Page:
By Kristin Ellison | Thursday, August 29, 2013
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Everyone dreads “scope creep.” That’s when a project keeps expanding, either due to endless revisions or the addition of new work that wasn’t part of the original plan. To avoid it, be up front with clients about the number of changes covered in the fees that you’ve agreed upon. Additional work and/or revisions can certainly be accommodated, but you’ll need to amend the original agreement so that you’re fairly compensated for it.
What qualifies as a revision? What’s the difference between minor changes and substantial ones? You’ll have to define the line between the two, and make it clear to your client before you begin work; add this definition into the Terms & Conditions section of your agreement.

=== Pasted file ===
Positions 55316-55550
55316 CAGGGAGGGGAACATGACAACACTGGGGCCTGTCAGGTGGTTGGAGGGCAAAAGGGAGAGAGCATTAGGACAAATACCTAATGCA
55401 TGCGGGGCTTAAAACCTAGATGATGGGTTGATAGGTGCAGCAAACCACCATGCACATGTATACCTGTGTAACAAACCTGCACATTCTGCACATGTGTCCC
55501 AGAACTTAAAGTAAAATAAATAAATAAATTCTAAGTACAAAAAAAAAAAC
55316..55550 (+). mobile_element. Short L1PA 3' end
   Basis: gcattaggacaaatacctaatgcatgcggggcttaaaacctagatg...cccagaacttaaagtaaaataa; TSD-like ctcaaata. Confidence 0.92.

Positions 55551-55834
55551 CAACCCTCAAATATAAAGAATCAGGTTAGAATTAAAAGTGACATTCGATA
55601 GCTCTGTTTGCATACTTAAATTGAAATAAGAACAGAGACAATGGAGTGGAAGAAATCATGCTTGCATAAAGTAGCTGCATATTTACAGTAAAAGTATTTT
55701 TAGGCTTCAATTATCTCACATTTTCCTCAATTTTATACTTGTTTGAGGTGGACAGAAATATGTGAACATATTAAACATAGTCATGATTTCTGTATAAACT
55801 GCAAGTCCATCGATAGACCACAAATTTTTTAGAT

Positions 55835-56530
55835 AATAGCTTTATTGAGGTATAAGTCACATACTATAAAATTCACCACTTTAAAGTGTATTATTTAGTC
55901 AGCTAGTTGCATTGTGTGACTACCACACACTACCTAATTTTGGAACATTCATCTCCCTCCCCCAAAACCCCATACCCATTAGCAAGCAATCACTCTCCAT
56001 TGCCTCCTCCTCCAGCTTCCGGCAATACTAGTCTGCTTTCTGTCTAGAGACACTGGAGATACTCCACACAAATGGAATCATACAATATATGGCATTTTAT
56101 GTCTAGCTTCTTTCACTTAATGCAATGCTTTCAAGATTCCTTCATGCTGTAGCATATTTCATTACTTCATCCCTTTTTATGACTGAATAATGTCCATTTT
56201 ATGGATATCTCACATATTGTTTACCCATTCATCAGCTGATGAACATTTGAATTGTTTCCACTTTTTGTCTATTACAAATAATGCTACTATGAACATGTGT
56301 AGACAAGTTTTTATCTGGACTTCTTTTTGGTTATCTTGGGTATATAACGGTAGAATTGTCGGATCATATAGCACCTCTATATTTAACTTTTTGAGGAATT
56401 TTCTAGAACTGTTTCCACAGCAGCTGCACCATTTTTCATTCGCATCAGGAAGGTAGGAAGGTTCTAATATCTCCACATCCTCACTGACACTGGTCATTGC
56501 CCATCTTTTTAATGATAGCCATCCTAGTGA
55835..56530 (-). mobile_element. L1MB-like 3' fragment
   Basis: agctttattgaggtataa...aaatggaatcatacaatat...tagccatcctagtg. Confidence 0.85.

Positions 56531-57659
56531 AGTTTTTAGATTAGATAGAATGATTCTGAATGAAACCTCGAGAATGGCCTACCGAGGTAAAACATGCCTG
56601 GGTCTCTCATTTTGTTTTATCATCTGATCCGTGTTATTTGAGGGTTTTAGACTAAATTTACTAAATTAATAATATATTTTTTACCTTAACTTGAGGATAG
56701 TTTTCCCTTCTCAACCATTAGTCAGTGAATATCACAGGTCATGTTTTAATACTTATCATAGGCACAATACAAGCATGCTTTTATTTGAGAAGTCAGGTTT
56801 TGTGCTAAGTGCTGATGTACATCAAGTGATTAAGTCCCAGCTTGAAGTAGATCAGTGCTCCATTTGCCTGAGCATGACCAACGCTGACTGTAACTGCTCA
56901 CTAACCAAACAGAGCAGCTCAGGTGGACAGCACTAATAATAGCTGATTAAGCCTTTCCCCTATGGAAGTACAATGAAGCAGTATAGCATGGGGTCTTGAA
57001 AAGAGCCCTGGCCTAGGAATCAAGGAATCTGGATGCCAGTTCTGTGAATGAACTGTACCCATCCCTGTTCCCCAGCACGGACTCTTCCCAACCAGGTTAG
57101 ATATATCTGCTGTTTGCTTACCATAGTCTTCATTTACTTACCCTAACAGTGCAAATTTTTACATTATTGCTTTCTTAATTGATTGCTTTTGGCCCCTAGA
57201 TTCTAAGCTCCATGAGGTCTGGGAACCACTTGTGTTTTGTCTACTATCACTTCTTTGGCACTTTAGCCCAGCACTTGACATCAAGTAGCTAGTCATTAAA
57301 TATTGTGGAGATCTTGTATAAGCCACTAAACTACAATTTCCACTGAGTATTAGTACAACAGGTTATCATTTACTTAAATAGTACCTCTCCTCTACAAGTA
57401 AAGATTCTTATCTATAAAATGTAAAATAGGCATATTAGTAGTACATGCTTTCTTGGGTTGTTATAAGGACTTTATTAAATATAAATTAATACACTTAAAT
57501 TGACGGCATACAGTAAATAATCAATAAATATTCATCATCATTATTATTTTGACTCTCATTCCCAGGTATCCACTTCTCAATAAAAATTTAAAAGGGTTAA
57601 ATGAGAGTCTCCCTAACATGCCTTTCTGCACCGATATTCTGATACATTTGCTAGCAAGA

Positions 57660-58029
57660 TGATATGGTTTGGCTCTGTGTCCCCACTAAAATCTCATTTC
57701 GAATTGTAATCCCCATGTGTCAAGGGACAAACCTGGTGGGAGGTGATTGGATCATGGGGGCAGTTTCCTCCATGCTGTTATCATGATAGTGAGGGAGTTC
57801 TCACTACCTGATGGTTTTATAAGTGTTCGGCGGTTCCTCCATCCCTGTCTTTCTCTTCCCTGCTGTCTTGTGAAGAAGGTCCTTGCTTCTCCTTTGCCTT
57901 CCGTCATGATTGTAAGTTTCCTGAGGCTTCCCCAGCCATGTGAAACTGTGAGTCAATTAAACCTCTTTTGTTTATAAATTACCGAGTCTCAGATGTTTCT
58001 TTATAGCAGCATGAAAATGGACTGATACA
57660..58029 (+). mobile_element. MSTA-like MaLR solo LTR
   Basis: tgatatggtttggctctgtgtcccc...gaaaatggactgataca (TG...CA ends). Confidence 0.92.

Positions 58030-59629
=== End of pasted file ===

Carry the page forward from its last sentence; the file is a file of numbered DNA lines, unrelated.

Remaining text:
Negotiating with clients on project revisions is important, but many find it uncomfortable. Even when terms have been clearly spelled out, many designers are unsure of how to approach their client about scope creep, for fear of losing their business. But if the client has agreed to your terms ahead of time, it’s your right and responsibility to remind them of the terms in a professional manner, and to follow up with a change order.
To avoid unplanned scope creep in your projects, be sure to watch Terry Lee Stone’s course Running a Design Business: Designer Client Agreements. She’ll walk you through the basics of writing consulting agreements, introduce a pricing equation to estimate your costs and charge appropriately for your work, and show you how to manage the complexities of client relationships so that both you and your time are protected.
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Tags: Business, Small business, Business Skills, Kristin Ellison, Design Business, Terry Lee Stone
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